Carbon pricing is also not free of challenges for Europe. Although the EU ETS reforms are expected to increase the level of carbon prices compared to our previous anticipations, there are still some uncertainties that can affect the role of carbon markets in providing relevant signals for decarbonization. Among these uncertainties are Brexit and its potential effect on carbon market trading, the overlaps between various policies that might affect the demand for emission allowances (e.g. potential phase-out of coal) and the treatment of free allocation auctions for the industries exposed to migration (i.e. the carbon leakage issue). Moreover, the modalities and interactions between carbon prices and the proposed mechanism for carbon border adjustment also remain unclear.
Adding new taxes and burdens to the European economies and populations has proved to be not an easy task. The UK has already frozen its Carbon Price Support mechanisms amid negative effect on business competitiveness. France reviewed the stringency of its taxes after the social protests (“Gilet Jaune” crisis) by the end of 2018, and Finland revised downward its taxes for fuels used in heating and for a work machine.
Energy-related CO2 emissions projections
Based on our assessment of different policy measures and challenges affecting the deployment of carbon mitigation options, we forecast a substantial long-term decline of the EU energy-related CO2 emissions. The latter are anticipated to decrease at 1.7% average annual rate, from 3.6 GtCO2 in 2018 to 2.8 GtCO2 by 2030 and 2 GtCO2 by 2050.
This projected emissions trajectory reflects a significant downward revision compared to our anticipations in the previous GECF Outlook edition (GGO 2018), where emissions were expected to achieve almost 3.2 GtCO2 by 2030, or 15% more than the current reference case projections. These projections factor in strengthened climate-related measures including those supporting energy efficiency and renewables in the context of the “Clean for all energy” regulations; accelerated phasing out of coal for power generation, and higher carbon prices following the EU ETS phase IV reforms.
With regards to emissions targets, the EU is well on track to achieve its 2020 target (i.e. 20% emissions reduction compared to 1990 level), driven by its implemented measures. The ongoing economic crisis triggered by the spread of Coronavirus will support further emissions reduction in 2020, but this effect is anticipated to be short-lived with emissions recovering soon with the pre-corona virus trajectory by 2021. Over the longer term, the EU is expected to miss by some margin its 2030 mitigation target (i.e. 40% GHG reduction over 1990), which is estimated to be compatible with around 2.6 GtCO2 of energy-related emissions.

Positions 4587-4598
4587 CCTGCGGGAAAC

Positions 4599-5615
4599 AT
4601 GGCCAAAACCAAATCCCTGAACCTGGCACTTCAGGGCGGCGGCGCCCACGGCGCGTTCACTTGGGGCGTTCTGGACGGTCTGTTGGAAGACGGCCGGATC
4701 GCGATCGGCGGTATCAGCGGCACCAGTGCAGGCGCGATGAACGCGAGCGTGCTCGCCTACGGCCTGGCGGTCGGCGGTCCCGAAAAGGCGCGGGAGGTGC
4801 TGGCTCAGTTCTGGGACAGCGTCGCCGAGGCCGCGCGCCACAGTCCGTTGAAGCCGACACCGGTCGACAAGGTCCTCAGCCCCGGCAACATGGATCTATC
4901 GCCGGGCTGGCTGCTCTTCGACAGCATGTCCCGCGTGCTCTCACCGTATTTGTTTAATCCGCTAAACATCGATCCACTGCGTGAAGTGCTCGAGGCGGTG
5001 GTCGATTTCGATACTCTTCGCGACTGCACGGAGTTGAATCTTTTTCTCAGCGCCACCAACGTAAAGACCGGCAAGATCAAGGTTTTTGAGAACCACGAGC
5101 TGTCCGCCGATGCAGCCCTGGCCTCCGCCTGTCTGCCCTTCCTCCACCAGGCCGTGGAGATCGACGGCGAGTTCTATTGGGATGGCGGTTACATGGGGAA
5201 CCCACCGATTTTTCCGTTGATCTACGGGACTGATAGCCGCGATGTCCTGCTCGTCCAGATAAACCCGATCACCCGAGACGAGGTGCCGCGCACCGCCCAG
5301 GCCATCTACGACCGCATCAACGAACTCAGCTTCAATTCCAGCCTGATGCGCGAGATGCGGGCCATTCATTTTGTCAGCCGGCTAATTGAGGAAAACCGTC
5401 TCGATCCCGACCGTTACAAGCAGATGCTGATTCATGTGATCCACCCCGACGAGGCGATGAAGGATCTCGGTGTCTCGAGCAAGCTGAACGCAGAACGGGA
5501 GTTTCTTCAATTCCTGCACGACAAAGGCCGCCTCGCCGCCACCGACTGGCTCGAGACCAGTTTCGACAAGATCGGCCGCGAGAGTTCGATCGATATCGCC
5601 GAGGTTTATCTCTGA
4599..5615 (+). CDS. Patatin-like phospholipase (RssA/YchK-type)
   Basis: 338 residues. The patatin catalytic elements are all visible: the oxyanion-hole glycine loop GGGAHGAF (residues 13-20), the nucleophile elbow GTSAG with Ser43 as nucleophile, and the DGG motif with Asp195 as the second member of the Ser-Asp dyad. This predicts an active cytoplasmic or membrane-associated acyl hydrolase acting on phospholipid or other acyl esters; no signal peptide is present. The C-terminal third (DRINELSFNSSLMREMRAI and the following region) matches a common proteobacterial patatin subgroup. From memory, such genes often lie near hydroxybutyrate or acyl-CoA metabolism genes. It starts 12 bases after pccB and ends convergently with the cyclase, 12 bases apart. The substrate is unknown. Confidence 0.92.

For the 2050 horizon, a large mismatch is also anticipated between the targeted emissions savings (more than 80% compared to 1990 level) and the anticipated emissions trajectory. This gap is underpinned by the observed differences in Member States climate commitments and their capacity to deploy carbon mitigation options while simultaneously supporting population welfare and economic competitiveness.
Source: GECF Secretariat based on data from the GECF GGM
The extent to which renewables can be competitively deployed and integrated into countries’ power systems is one key factor that weighs in driving the gap between the forecasted and targeted emissions. We anticipate that the EU will achieve two-third of its electricity production from renewable sources (including hydropower) by 2050, which remains much lower than the 80% minimum share stated in the scenarios developed by the European Commission in the framework its climate-neutral vision. Moreover, the development of renewables in heating and transport sectors will still face considerable technical and economic barriers, preventing this source of energy from being a large contributor in these sectors’ energy consumption.
Coal utilisation is also another factor supporting the emissions gap. Despite the significant anticipated decline, this source of energy is expected to stay as an affordable and available energy source, representing around 4% of the 2050 primary energy mix, and to be utilised specifically in Poland and some east European countries.
Natural gas is set to play a role in supporting the forecasted decline of European emissions, particularly through its penetration against coal in power generation, industry and heating sectors. In our reference case, supportive measures such carbon prices and emissions standards, as well as affordable gas prices will support natural gas in keeping a stable market share between 2030 and 2050, at around 26% of the primary energy mix. EU gas demand is anticipated to reach nearly 420 Bcm by 2050.
The role of gas in driving EU emissions decline can be significantly reinforced with the potential development of carbon removal options, including CCUS and Blue Hydrogen. Although our reference case forecasts do not factor in a large-scale deployment of these technologies, these forecasts can be revised in the future, in a context where the European climate policy is paying increasing attention to these options as a way to achieve deep decarbonization, particularly for the hard to decarbonize sectors such as heating and industry.
Energy Environment & Policy Analyst
Energy Economics and Forecasting Department